The UN's nuclear watchdog on Thursday reported powerful explosions near Ukraine's Russian-occupied Zaporizhzhia nuclear power station and renewed calls for a security zone around the plant.
A Russian official dismissed the comments by Rafael Grossi, head of the International Atomic Energy Agency (IAEA), saying they suggested Moscow could not uphold nuclear safety.
Russian forces seized the plant in early March, soon after invading neighbouring Ukraine. Russia and Ukraine have accused each other of firing around it near the front lines, prompting the IAEA to place experts at all of Ukraine's five nuclear stations.
Grossi, who visited Ukraine last week, said IAEA monitors routinely reported explosions near the plant.
"Yesterday, eight strong detonations were heard at around 10 a.m. local time, causing office windows at the plant to vibrate, and more were audible today," he said in a statement.
But Renat Karchaa, an adviser to the head of Rosenergoatom, the company operating Russia's nuclear plants, said Grossi's comments were unfounded.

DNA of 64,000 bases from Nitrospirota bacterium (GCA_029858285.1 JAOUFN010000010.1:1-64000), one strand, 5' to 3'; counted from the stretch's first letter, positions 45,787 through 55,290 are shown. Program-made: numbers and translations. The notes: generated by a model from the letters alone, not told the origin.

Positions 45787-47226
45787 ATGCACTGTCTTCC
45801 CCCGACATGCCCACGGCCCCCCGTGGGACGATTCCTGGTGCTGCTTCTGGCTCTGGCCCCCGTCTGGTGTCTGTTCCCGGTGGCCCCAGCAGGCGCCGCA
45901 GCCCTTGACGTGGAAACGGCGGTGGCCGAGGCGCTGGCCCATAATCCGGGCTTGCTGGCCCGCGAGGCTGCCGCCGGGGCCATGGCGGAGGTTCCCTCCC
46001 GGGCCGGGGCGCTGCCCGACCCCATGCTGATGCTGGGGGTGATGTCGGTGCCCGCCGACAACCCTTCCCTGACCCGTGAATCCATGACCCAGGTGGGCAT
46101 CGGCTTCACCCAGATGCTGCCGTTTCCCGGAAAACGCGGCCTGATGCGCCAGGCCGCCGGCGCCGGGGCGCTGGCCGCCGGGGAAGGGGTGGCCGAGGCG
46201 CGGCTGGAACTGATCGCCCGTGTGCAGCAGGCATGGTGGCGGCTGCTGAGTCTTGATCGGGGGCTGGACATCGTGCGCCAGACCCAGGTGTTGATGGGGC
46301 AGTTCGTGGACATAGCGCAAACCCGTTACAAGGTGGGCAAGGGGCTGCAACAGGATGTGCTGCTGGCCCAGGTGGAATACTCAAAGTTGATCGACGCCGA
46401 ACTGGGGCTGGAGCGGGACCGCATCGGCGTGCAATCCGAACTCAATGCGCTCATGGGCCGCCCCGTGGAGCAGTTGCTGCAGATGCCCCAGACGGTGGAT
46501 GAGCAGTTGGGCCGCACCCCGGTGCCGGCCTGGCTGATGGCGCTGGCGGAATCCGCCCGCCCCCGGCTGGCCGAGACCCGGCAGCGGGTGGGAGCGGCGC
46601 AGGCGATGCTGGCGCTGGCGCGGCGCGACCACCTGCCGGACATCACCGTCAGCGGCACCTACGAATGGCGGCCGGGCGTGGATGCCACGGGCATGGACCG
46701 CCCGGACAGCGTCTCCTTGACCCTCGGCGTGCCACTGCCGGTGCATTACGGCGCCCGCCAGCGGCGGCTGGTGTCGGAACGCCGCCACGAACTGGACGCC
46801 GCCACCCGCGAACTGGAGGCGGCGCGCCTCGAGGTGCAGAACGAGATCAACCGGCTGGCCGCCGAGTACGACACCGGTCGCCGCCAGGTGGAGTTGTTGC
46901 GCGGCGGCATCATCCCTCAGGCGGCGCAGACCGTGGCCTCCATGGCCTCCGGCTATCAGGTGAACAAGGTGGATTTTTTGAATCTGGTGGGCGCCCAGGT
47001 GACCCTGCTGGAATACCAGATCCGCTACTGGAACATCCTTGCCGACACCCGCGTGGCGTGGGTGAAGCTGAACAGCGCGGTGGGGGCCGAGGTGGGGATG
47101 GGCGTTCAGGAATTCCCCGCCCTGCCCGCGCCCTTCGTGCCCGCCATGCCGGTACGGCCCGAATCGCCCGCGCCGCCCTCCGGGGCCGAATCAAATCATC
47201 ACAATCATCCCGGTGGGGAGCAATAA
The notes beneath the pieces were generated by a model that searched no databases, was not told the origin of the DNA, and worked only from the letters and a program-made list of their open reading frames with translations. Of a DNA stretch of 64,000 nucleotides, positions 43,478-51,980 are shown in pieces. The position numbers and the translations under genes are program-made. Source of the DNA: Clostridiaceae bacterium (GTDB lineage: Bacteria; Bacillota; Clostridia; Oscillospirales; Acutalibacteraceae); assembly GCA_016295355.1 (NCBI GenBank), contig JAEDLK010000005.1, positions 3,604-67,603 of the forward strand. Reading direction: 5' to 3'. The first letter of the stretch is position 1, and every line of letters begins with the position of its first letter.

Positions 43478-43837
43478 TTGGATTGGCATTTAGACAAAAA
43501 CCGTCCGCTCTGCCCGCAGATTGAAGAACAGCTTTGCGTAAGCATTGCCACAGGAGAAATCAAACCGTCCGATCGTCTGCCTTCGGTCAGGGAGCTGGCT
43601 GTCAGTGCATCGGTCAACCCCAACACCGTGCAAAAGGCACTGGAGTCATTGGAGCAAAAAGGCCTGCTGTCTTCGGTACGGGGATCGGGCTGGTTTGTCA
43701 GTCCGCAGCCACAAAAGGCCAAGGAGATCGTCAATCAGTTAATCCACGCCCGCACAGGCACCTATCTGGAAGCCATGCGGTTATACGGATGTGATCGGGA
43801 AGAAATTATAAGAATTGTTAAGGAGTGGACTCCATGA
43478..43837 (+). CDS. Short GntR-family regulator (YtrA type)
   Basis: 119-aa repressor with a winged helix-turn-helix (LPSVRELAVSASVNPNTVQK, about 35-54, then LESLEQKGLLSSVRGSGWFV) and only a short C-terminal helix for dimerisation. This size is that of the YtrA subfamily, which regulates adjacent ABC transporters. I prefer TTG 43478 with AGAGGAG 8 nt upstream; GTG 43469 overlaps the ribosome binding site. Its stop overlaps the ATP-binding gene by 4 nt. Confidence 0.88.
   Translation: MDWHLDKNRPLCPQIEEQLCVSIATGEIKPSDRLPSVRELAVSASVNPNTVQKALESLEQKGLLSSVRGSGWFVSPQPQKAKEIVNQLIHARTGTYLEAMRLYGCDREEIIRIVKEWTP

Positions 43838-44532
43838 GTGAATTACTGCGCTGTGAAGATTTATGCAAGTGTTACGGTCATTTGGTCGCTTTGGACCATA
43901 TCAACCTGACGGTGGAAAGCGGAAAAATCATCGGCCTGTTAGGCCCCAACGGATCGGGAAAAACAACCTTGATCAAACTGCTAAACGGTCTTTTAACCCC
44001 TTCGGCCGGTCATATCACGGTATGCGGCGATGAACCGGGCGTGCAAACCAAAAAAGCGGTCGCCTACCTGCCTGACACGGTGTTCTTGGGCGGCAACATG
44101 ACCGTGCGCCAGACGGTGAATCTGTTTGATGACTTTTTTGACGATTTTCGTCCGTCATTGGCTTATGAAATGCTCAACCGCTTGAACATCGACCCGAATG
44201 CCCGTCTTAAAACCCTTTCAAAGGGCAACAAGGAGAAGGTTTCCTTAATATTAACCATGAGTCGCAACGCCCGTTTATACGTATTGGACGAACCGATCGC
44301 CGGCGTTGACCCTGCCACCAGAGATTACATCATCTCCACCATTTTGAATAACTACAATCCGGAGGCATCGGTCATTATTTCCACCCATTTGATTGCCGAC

"I can only describe this as a provocation. Before you provide such information you need to check it and establish that it is not based on rumour," Tass quoted him as saying.
"On the one hand, they want to show that they are doing something useful. On the other, they are again sowing doubt in Western public opinion that somehow Russia cannot cope with upholding nuclear safety."
Karchaa's acerbic tone was somewhat unusual. Russian officials have sought to ensure Western countries that they are maintaining safety standards and continue to work with the IAEA.
In his statement, Grossi said he had discussed the proposed zone with the European Union in Brussels this week and would have new talks with Moscow.
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